Movie > FilmTimecrimes
Budding filmakers take note; if you want to learn how to deliver a smart, engaging thriller on a shoestring budget you'd do well to watch Spanish director Nacho Vigalondo's head-spinning Timecrimes. It's a taut, clever and extremely well-made indie sci-fi that understands how brevity is the soul of wit.
Hector (Karra Elejalde) and his wife (Candela Fernández) have recently moved to the Spanish countryside. Alone for the afternoon, Hector spies a naked beauty in the woods with his binoculars. Intrigued, he investigates, and is soon stabbed in the arm by a strange man wrapped in pink bandages. Fleeing to the nearest shelter, he stumbles upon a research laboratory where a young technician convinces him to hide inside an immense machine. When he emerges, it's an hour earlier, and Hector sees himself in the distance, sending his wife out for errands while he scans the woods with his binoculars. Time has doubled back on itself and he quickly learns that his every action has an inescapable reaction. Vigalondo sucks you into a sinister game of temporal dominos, as Hector struggles to alter his fate. But no matter what the poor shlub does, his life is twisted into one complication after another.
Built for speed and suspense, the 88-minute Timecrimes doesn't have any profound thematic ambitions or grand statements about fate and memory, contenting itself instead with a corkscrew plot and stylish thrills. Vigalondo is a smart and efficient filmmaker, opening his low-key suspenser with a droll bit of foreshadowing — Hector spills a messy trail of purchased goods along his driveway — and following up with a voyeuristic creepiness that recalls Antonioni's Blow-Up.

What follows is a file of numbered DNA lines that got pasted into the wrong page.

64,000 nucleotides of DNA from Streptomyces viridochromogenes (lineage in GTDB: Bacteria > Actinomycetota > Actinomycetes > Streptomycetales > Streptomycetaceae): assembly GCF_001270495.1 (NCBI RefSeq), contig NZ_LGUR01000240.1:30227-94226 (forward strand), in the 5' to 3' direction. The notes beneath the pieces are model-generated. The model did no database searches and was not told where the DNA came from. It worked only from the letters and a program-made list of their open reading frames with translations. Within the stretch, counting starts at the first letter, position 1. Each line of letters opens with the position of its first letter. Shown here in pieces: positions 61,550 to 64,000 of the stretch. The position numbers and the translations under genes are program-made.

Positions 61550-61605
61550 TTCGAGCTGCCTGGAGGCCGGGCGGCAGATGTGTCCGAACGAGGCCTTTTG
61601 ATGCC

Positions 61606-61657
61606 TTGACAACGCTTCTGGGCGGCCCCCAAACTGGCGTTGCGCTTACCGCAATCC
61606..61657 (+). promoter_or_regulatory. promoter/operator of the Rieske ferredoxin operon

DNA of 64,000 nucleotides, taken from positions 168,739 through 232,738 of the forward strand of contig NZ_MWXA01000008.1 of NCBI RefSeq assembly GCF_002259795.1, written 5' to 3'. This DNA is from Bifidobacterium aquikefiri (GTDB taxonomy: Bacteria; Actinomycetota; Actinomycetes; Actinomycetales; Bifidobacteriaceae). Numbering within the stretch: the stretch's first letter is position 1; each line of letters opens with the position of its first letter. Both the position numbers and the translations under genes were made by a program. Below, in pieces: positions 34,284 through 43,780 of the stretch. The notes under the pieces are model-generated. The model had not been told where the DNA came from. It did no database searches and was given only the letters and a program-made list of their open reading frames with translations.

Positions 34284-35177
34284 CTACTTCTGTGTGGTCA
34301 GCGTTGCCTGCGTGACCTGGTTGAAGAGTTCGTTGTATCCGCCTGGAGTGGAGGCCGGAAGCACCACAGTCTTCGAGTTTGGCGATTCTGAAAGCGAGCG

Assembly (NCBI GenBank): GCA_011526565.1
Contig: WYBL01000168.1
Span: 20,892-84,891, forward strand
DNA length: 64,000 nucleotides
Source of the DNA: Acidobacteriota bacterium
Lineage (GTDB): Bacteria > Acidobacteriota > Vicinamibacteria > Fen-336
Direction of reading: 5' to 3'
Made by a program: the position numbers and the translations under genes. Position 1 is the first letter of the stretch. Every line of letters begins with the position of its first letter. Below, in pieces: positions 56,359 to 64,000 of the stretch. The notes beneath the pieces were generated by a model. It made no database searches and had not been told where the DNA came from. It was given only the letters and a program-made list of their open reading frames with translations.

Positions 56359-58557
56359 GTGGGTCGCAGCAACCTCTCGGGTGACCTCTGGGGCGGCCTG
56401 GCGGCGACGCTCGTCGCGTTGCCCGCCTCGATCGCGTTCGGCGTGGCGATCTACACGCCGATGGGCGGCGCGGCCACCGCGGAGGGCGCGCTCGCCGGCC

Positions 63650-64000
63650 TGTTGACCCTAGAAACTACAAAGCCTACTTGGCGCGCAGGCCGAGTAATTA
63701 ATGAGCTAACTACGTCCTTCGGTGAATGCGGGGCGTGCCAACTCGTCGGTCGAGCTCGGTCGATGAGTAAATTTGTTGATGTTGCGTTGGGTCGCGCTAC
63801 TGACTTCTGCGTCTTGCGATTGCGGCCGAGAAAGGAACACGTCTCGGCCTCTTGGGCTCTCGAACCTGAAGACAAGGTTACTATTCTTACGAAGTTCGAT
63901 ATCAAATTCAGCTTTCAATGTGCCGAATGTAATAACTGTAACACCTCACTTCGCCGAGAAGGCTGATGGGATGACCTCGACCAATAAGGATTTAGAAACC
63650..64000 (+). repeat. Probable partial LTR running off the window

The four-hander cast is strong, with Elejalde impressing as the doltish but sympathetically beleaguered Hector. Even Vigalondo acquits himself admirably as the lab tech who turns poor Hector's world upside down (another clever bit of meta-messaging?).
Timecrimes is the kind of movie that will seem very familiar to fans of Philip K. Dick while blowing minds of anyone foolish enough to drop a tab of acid before viewing. For the rest of us, Vigalondo's Twilight Zone-ish thriller is a model of modest but fast-paced entertainment. Predictably, Hollywood has slated an English-language remake for 2011.
Showing at the Detroit Film Theatre (inside the DIA, 5200 Woodward Ave., Detroit) at 7 p.m. Friday-Saturday, March 13-14, and at 4 p.m. on Sunday, March 15. It also shows at 9:30 p.m. Friday-Saturday, March 20-21, and at 2 p.m. on Sunday, March 22. Call 313-833-3237 for more information.
Jeff Meyers writes about film for Metro Times. Send comments to firstname.lastname@example.org.